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Growing Onion

Jan F M A M J J A S O N Dec
  S   T P P S   T      

(Best months for growing Onion in New Zealand - cool/mountain regions)

S = Plant undercover in seed trays T = Plant out (transplant) seedlings P = Sow seed

  • Easy to grow. Grow in seed trays, and plant out in 4-6 weeks. Sow seed at a depth approximately three times the diameter of the seed. Best planted at soil temperatures between 8°C and 30°C. (Show °F/in)
  • Space plants: 5 - 10 cm apart
  • Harvest in 25-34 weeks. Allow onions to dry before storing.
  • Compatible with (can grow beside): Lemon Balm, Borage, Carrots, Beets, Silverbeet, Lettuce, Amaranth
  • Avoid growing close to: Peas, Beans
  • Red onion
    Red onion
  • Young brown onion
    Young brown onion

Onions come in a range of colours and shapes and sizes. Brown :- strong flavour and pungent. Usually good keepers for storage. White :- milder but still flavoursome. Keep fairly well. Red :- Mild, suitable to use raw in salads and sandwiches. The seedlings should be allowed to gain a bit of strength before planting out - usually 4 to 6 weeks will be enough. When they are big enough to handle, you can plant out. They start off looking like blades of grass.

They don't have to be in a greenhouse (though that would be ideal), any sheltered spot will do. The idea is to guard against rapid changes of temperature, especially at night.

Onions can be bought as young plants (sets or seedlings) from garden shops/nurseries to plant straight into garden beds. Choose your variety according to your climate and the time of year as some onions will grow better in the cooler months .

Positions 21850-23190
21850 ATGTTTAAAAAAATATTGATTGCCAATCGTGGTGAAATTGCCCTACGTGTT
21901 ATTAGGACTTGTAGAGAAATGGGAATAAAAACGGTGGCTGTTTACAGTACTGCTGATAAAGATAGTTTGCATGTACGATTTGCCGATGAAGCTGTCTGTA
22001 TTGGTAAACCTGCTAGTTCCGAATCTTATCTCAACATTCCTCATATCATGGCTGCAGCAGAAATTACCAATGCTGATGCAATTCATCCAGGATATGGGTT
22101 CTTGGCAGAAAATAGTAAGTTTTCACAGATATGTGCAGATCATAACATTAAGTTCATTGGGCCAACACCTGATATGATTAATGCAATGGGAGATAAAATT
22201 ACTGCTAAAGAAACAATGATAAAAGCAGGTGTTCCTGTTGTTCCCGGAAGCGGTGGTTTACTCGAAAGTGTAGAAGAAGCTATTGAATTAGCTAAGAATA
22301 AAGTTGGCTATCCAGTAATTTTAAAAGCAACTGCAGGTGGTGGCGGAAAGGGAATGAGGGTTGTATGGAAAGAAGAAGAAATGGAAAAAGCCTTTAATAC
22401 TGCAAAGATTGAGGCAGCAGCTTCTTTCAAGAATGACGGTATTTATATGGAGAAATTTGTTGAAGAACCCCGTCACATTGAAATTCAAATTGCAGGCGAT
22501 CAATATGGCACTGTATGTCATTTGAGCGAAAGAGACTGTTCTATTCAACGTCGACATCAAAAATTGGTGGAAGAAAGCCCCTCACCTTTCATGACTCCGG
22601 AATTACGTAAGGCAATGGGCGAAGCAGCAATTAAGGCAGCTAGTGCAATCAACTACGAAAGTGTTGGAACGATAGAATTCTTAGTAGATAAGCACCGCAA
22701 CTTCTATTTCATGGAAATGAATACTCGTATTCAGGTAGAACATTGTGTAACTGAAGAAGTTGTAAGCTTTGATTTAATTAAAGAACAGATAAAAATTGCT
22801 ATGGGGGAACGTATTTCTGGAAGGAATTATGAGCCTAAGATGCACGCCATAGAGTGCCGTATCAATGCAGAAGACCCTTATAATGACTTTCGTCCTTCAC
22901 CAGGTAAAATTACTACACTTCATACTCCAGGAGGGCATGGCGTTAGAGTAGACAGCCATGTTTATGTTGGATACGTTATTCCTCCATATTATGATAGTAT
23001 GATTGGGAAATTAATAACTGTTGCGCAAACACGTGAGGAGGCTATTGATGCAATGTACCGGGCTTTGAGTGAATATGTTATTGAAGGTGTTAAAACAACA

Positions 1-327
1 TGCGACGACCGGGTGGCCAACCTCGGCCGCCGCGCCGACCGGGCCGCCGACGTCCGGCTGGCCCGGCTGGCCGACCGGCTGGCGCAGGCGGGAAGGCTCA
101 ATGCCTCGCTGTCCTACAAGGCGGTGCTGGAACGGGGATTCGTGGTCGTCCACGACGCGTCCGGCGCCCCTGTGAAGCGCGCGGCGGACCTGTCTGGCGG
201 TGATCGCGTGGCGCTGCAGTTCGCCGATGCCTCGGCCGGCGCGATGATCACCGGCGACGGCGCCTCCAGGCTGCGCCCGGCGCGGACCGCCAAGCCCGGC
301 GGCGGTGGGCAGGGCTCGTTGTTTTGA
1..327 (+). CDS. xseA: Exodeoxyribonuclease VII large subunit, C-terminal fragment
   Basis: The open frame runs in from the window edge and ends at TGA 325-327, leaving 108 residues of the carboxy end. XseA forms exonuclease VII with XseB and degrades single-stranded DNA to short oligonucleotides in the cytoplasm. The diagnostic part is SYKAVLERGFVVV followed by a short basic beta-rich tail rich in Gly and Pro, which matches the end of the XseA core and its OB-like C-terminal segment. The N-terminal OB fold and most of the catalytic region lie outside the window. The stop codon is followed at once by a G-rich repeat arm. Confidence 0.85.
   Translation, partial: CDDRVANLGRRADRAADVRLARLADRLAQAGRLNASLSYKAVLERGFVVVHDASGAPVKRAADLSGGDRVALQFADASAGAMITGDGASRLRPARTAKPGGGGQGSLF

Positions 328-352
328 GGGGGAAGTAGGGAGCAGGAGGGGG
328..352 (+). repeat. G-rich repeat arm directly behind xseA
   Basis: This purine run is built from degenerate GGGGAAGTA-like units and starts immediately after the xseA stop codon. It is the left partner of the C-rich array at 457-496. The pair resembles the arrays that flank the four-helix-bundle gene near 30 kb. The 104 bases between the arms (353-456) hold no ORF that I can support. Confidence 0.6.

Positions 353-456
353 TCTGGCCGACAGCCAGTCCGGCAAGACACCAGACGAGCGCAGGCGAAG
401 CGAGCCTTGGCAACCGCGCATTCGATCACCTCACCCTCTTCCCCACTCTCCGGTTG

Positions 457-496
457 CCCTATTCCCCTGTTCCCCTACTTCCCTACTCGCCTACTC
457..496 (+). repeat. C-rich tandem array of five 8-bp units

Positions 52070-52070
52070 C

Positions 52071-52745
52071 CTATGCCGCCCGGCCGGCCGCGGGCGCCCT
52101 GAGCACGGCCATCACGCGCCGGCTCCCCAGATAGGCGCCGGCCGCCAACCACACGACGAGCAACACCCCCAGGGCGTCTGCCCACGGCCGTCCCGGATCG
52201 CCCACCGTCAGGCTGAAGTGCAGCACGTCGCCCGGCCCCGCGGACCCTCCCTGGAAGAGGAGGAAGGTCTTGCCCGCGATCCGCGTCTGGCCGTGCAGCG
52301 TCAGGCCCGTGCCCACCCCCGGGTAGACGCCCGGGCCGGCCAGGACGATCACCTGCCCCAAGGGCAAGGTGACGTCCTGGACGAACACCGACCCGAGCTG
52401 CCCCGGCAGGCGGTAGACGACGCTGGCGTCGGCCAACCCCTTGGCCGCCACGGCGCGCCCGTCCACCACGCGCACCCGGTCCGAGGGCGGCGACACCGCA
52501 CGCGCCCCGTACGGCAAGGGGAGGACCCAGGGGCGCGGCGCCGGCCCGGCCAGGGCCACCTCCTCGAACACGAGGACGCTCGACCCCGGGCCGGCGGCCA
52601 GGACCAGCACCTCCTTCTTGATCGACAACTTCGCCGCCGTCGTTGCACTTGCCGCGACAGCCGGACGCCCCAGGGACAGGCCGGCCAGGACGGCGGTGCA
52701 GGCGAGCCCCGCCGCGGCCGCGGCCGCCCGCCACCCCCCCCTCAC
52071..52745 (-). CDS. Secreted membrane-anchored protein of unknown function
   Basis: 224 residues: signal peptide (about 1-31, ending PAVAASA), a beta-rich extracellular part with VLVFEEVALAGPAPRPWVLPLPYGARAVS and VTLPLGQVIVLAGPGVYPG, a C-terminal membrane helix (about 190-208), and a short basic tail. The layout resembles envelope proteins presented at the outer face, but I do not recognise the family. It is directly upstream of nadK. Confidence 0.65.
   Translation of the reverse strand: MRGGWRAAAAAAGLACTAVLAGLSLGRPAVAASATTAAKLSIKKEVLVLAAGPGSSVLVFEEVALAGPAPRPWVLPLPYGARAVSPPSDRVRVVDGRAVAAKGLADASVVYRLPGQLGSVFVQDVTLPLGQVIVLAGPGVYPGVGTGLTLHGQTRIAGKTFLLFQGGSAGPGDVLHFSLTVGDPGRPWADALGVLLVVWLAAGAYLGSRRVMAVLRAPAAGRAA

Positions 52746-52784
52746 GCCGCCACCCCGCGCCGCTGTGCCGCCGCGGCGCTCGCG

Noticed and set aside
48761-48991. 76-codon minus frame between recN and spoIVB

Onion bulbs should sit on the surface of the soil. Do not cover. They will take six to eight months to mature. Onions are ready when the tops start to dry and fall over. Pull them and leave to dry for a few days. Store in a cool, dry airy place. Use a net bag or make a string by weaving the tops together.

Culinary hints - cooking and eating Onion

Brown onions roasted whole with other vegetables are delicious.
Red onions add colour to salads or stir-fry.

Your comments and tips

11 Apr 17, nik (New Zealand - temperate climate)
I planted 50 red onion seedling last year and they all split into 3 or 4 more like shallots, so after 6 months I gave up and pulled them out What went wrong ? there is no red shallot variety is there?
11 Apr 17, John (Australia - sub-tropical climate)
Onions are like daffodils and other bulbs in that they will grow extra bulbs as a form of multiplication. This can be caused by planting at the wrong time of the year for the variety. Check this on the seed packet and plant accordingly. Sadly nurseries sometimes sell 'out of season 'plants that look good. Tomatoes are a classic example with many plants sold after a few sunny days in late Winter or Early Spring. Trust this helps.
07 Jan 17, john timea (New Zealand - sub-tropical climate)
Hello my name is john timea .I am from Papua new guinea highlands and iam interested in growing blub brown onion.please advise what variety will I grow.thank you. john timea.
09 Jan 17, John (Australia - temperate climate)
It would take a lot of time to cover onion grwing in New Guinea. I suggest you Google 'onion growing in New Guinea as there is some quite good articles. Bulb onions grow well in the lowland areas but fungal problems are a consideratio everywhere. These articles may give you some clues as to what varieties to grow. Trust this helps.
25 May 16, Colin Campbell (New Zealand - temperate climate)
I planted onion seedlings 2 months ago. They all look healthy but I am concerned at the length of the tops--up to 30cm--which is causing some lifting of the bulb. Should I trim the tops back or leave as is? Your advice would be appreciated. Thank you.
05 Nov 11, wes (New Zealand - sub-tropical climate)
We grew white onoins & have just harvested & are now drying in the sun. How long should they be dried ? Is it better to leave the tops on or should they be cut off to speed drying? Regards,wes.

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This planting guide is a general reference intended for home gardeners. We recommend that you take into account your local conditions in making planting decisions. GardenGrow is not a farming or commercial advisory service. For specific advice, please contact your local plant suppliers, gardening groups, or agricultural department. The information on this site is presented in good faith, but we take no responsibility as to the accuracy of the information provided.
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